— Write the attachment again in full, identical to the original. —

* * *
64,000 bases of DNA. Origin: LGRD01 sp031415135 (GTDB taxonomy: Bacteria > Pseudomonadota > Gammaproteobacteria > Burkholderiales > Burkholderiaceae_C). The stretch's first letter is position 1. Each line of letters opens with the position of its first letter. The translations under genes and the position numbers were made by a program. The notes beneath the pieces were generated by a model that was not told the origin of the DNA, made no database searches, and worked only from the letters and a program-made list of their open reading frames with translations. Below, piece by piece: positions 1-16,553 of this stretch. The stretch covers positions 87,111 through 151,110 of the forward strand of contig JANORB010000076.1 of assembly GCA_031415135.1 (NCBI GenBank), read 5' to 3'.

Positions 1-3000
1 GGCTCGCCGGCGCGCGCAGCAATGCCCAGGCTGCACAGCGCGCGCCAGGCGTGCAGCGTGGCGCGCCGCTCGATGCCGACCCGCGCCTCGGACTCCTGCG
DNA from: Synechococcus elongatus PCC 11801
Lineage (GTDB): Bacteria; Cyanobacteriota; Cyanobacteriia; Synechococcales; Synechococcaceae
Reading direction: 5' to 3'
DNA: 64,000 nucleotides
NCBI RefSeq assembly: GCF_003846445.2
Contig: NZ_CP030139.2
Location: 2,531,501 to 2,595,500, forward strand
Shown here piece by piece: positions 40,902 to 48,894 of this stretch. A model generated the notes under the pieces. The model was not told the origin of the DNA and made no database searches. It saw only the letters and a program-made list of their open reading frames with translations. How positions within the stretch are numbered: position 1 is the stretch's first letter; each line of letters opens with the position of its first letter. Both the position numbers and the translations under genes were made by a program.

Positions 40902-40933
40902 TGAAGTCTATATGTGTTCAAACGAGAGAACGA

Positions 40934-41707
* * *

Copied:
64,000 bases of DNA. Origin: LGRD01 sp031415135 (GTDB taxonomy: Bacteria > Pseudomonadota > Gammaproteobacteria > Burkholderiales > Burkholderiaceae_C). The stretch's first letter is position 1. Each line of letters opens with the position of its first letter. The translations under genes and the position numbers were made by a program. The notes beneath the pieces were generated by a model that was not told the origin of the DNA, made no database searches, and worked only from the letters and a program-made list of their open reading frames with translations. Below, piece by piece: positions 1-16,553 of this stretch. The stretch covers positions 87,111 through 151,110 of the forward strand of contig JANORB010000076.1 of assembly GCA_031415135.1 (NCBI GenBank), read 5' to 3'.

Positions 1-3000
1 GGCTCGCCGGCGCGCGCAGCAATGCCCAGGCTGCACAGCGCGCGCCAGGCGTGCAGCGTGGCGCGCCGCTCGATGCCGACCCGCGCCTCGGACTCCTGCG
DNA from: Synechococcus elongatus PCC 11801
Lineage (GTDB): Bacteria; Cyanobacteriota; Cyanobacteriia; Synechococcales; Synechococcaceae
Reading direction: 5' to 3'
DNA: 64,000 nucleotides
NCBI RefSeq assembly: GCF_003846445.2
Contig: NZ_CP030139.2
Location: 2,531,501 to 2,595,500, forward strand
Shown here piece by piece: positions 40,902 to 48,894 of this stretch. A model generated the notes under the pieces. The model was not told the origin of the DNA and made no database searches. It saw only the letters and a program-made list of their open reading frames with translations. How positions within the stretch are numbered: position 1 is the stretch's first letter; each line of letters opens with the position of its first letter. Both the position numbers and the translations under genes were made by a program.

Positions 40902-40933
40902 TGAAGTCTATATGTGTTCAAACGAGAGAACGA

Positions 40934-41707